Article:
which their services were provided and wanted “to choose a new provider – one that [did]
not presently serve Saline County.” Civitan subsequently responded to DDS by requesting
that DDS grant Civitan a hearing prior to making any finding that existing service providers
were not qualified to extend their services before licensing new service providers in the area.
Civitan also reiterated its desire to meet any unmet needs of persons with developmental
disabilities in Saline County and reasserted its FOIA request for copies of documents related
to DDS’s May 3 determination. DDS informed Civitan that it would take its request for a
hearing under advisement and asked Civitan to cite the applicable law for its request.
Civitan informed DDS, by a letter dated June 6, 2005, that its calculation of five
percent dissatisfaction was incorrect because that figure was based on the number of DDTCS
recipients that Civitan served instead of the total number for Saline County. Civitan again
requested a hearing from DDS of the May 3 determination and restated its willingness to
Cite as 2012 Ark. 40
resolve any recipient dissatisfaction.
On June 9, 2005, DDS notified Civitan by letter that its original calculation of the five
percent figure in its May 3 determination was incorrect and withdrew its determination of
underserved status. However, in that same letter, DDS issued a second determination that,
based upon subsequent reports, Saline County indeed was underserved. DDS then notified
Civitan and other community providers that DDS was promulgating a new Policy 1089. In
response, Civitan repeated its request for a hearing in order to challenge the existing Policy
1089 and the proposed Policy 1089. In a letter dated July 8, 2005, DDS requested that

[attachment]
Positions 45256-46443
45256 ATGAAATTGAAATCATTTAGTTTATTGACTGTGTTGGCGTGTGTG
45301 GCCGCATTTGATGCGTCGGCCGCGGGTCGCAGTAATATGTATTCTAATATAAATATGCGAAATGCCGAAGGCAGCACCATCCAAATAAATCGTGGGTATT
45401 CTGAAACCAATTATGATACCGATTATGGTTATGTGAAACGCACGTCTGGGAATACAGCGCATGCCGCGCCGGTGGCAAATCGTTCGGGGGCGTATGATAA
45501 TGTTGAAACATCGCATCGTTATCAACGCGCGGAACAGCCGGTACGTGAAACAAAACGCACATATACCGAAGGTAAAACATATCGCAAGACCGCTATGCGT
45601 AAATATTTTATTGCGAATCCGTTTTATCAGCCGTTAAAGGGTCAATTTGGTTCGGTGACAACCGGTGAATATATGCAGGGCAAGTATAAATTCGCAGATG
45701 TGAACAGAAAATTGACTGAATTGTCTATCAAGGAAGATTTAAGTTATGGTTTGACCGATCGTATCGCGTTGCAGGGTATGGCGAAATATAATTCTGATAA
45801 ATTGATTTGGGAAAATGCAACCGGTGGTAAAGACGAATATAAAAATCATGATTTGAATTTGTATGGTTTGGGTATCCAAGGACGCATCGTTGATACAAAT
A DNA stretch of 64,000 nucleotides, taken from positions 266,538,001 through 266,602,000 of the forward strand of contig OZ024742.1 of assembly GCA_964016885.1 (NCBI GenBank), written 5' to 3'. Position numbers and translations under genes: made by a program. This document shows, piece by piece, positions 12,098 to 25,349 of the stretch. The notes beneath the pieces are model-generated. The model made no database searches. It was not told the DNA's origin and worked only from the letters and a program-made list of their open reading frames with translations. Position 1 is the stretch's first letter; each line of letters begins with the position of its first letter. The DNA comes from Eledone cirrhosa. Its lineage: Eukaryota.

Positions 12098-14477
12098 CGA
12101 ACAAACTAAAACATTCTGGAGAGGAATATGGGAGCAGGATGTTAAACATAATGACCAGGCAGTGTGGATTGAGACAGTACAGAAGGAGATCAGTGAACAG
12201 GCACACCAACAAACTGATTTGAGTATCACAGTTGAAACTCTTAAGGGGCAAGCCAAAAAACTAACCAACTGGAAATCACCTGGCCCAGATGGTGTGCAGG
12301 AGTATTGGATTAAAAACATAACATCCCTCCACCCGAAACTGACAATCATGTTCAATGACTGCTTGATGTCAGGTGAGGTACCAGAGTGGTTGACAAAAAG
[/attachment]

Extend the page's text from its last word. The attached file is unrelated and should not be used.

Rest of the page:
Civitan state the adverse action as the basis for that request and stated that the total number
of DDTCS recipients in Saline County was eighty-five and that DDS had “6 unduplicated
service requests or statements of dissatisfaction with regard to Saline County adult services.”
In July 2005, DDS licensed Friendship to provide DDTCS in Saline County. By
August 1, 2005, six of Civitan’s clients allegedly withdrew to receive services at Friendship.
Shortly thereafter, Civitan notified DDS that it would file a preliminary injunction. Civitan
then filed a complaint and a request for a preliminary injunction in Saline County Circuit
Court. On August 2, 2005, the circuit court held a hearing on the preliminary injunction.
The dispute focused on whether DDS applied the correct law in determining that Saline
County was underserved. The circuit court issued an order granting Civitan’s request for a
preliminary injunction, ruling that section 20-48-105 governed the extension and expansion
of services for community-based providers, and the court issued a preliminary injunction that
prohibited Friendship from taking any new clients in Saline County. DDS then performed
Cite as 2012 Ark. 40
an analysis and arrived at the same conclusion that Saline County was underserved. On
October 18, 2005, by letter order, the circuit court reviewed DDS’s analysis, determined that
DDS complied with section 20-48-105 when it approved Friendship to open a disabilities
services site in Benton, and dissolved the injunction. Civitan did not appeal the circuit court’s
On September 20, 2006, Civitan filed its third amended complaint against DDS, its
director, and Friendship. In its complaint, Civitan sought (1) a permanent injunction
prohibiting Friendship from accepting any additional clients until it had received a valid
license in Saline County; (2) a permanent injunction prohibiting DDS from treating
Friendship as a licensed provider in Saline County; from treating Friendship as an existing
provider in Saline County; and from paying further government funds to Friendship for
providing adult DDTCS in Saline County; (3) a permanent injunction prohibiting Friendship
from further solicitation of Civitan’s clients; (4) a ruling ordering Friendship to repay all
government funds to DDS that Friendship received for providing adult DDTCS in Saline
County; and (5) a declaratory judgment stating that DDS may not lawfully license a new